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Distances on the Number Line 2

Alignments to Content Standards: 7.NS.A.1



On the number line above, the numbers $a$ and $b$ are the same distance from $0$. What is $a+b$? Explain how you know.

IM Commentary

The purpose of this task is meant to reinforce students' understanding of rational numbers as points on the number line and to provide them with a visual way of understanding that the sum of a number and its additive inverse (usually called its "opposite") is zero. Students should have lots of opportunities to represent adding specific rational numbers before they work on answering this one.


We are given that $a$ and $b$ are the same distance from zero. However, from the above number line we can see that $a$ and $b$ are on different sides of zero. We can visualize this by representing $a$ and $b$ as directed distances on the number line:



If we start at zero and move $a$ units to the right, and then move the same number of units to the left, we will be back at 0.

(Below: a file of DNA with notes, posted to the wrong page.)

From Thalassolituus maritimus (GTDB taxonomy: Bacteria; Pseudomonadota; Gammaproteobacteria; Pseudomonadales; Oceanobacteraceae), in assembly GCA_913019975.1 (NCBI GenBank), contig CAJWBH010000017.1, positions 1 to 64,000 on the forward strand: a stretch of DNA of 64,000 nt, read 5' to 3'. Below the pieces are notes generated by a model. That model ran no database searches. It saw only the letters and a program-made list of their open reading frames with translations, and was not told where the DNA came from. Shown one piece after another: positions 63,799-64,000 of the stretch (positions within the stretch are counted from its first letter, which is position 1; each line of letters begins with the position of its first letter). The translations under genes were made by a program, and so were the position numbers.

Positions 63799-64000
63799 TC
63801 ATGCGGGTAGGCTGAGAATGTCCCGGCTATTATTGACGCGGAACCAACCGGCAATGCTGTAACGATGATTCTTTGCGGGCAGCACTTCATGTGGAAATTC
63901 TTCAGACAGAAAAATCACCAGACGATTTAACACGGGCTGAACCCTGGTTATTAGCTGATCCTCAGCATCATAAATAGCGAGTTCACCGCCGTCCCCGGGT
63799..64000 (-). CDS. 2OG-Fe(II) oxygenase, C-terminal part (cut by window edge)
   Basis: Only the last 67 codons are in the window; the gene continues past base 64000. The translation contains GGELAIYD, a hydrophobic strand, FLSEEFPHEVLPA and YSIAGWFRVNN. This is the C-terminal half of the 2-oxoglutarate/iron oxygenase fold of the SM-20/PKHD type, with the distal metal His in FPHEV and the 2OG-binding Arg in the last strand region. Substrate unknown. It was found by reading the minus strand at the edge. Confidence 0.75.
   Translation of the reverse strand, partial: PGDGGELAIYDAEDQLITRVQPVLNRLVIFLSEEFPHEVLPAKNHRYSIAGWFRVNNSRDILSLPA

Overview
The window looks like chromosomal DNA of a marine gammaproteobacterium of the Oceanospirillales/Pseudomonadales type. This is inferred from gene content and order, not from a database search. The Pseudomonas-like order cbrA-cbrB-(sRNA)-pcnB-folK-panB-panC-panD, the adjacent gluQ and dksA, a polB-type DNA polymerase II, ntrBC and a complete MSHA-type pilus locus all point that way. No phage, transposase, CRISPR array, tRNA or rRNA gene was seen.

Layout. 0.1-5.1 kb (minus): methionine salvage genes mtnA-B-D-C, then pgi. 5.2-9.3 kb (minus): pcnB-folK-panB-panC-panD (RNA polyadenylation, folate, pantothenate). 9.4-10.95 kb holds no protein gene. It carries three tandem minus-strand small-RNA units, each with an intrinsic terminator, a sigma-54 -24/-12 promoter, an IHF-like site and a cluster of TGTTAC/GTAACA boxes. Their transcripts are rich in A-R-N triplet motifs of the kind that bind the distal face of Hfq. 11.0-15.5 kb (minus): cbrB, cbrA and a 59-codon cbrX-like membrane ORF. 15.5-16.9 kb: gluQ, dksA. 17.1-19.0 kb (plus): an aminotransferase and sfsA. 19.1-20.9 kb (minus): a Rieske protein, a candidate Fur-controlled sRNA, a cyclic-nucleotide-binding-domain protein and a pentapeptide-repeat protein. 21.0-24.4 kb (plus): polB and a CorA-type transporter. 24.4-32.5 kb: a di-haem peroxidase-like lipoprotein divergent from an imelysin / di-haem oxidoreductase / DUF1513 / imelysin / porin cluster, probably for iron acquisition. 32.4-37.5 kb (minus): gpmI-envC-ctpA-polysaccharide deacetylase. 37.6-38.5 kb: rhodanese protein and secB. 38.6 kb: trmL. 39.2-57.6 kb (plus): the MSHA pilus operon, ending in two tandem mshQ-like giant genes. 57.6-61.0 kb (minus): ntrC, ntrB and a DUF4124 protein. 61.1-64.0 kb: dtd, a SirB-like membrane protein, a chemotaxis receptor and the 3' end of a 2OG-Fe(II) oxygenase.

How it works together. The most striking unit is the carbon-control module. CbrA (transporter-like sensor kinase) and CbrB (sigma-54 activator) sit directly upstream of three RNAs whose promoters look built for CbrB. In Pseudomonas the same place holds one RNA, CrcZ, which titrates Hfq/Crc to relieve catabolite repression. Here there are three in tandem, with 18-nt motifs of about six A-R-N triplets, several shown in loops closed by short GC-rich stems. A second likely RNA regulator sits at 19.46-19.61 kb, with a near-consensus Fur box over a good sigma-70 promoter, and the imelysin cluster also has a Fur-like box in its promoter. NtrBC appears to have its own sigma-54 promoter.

We can also represent this symbolically. Since $a$ and $b$ are the same distance from zero but are on opposite sides of zero, we know that they are opposites, so $b = -a$. The sum of a number and its opposite is always zero.

$$ \begin{align} a+b=& a+(-a) \\ =& a-a \\ =& 0 \end{align} $$

Peter Cincotta says:

over 5 years

I like this task. I think it is a good way to help a teacher to determine a student's level of understanding of abstractness on the number line as well as directed distances. I particularly like that there is no mention and no hint of a suggestion that the number represented by "b" is negative or less than zero.